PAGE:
Often, parents question whether their child’s salvation is “real”.  I personally believe that if we are praying fervently for our children to come to know the Lord at the earliest age possible, then why should we be surprised when they do?  When children come at an early age into relationship with Jesus, they may have times of renewal when they get older. In my particular story, I became a Christian when I was a little girl, when I knelt beside my bed and prayed with my Daddy.  And I believe that God saved me at that point.  However, when I was a teenager, I finally understood Lordship.  I went with my home church to a retreat when I was 13 years old.  At that retreat, I finally understood that Jesus want to be both Savior of our souls, and Lord of our lives.  There is a difference.  Having a Lord over every aspect of our lives involves a surrendering of our self-reliance and control. Many times, God shows me another area of my life that I have not surrendered to His Lordship.  He shows me through His Word, through prayer, and through other people.  At that point, I confess and pray and turn around. Neither you nor your child will ever experience all the wonderful things that God has for you, if you have never really met Him in a personal way.  There must be an acknowledgment of sin and of a need for a Savior.  I believe that our life in Christ is a journey; a wonderful, amazing, journey, which lasts our entire lives.  However, we simply cannot experience the journey, if we have not come to personal relationship with Jesus Christ.  This journey begins upon salvation, and is fueled by making our personal relationship with God the highest priority.  Just as in any relationship, there will be highs and lows.  An important time in my spiritual walk came when I realized that just because that “good feeling” went away, didn’t mean Jesus went away.  You may need to explain this to your child.  In Joshua 1:5, God says: “I will never leave you nor forsake you.”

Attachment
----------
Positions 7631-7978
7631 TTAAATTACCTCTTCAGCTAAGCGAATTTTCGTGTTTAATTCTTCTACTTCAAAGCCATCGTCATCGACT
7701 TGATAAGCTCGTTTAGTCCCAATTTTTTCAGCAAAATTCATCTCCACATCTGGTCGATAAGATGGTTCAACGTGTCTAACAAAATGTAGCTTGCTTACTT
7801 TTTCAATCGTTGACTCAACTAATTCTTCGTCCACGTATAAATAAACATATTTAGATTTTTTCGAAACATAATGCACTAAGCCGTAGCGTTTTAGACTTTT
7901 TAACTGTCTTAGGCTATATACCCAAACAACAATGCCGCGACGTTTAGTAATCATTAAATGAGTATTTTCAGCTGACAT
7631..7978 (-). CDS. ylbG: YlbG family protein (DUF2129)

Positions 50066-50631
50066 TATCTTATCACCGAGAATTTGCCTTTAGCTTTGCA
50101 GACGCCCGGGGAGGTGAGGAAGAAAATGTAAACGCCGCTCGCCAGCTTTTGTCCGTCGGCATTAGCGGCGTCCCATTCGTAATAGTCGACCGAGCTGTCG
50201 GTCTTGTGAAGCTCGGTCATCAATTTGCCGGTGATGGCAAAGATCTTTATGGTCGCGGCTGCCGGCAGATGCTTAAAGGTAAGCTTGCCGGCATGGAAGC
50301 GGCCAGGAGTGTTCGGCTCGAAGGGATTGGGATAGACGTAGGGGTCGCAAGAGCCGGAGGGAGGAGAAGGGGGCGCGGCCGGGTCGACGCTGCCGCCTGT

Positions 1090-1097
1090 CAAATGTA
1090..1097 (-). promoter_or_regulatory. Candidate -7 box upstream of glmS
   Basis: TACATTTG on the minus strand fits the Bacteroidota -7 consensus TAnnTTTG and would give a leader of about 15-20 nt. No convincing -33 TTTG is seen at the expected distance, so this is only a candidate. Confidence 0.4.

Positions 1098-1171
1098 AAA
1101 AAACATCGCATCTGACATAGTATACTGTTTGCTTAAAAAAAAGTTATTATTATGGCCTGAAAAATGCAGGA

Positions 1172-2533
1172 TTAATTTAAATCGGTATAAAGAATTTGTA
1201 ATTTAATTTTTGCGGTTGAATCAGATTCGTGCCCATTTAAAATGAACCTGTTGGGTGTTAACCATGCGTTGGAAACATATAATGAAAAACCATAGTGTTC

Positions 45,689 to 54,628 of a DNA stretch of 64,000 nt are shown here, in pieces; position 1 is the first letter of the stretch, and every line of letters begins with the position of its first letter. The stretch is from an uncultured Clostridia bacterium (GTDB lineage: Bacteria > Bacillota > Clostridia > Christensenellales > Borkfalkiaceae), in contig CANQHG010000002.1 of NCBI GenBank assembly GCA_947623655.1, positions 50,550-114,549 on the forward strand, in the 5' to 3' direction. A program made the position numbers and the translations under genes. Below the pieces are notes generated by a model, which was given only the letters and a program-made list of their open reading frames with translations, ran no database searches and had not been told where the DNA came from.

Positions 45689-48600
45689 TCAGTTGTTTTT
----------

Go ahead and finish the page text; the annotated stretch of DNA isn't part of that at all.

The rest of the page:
I have been a Christian for over 40 years, and I have always found that verse to be true.

Day 19: Desperate Prayers

What about those times when you are on your knees, crying before the Lord?  What do you pray then? What scripture can you pray when you are sad, scared, and overwhelmed?

How do you cry out to the Lord when you don’t know the way out of a situation or you are afraid your children don’t know the way out?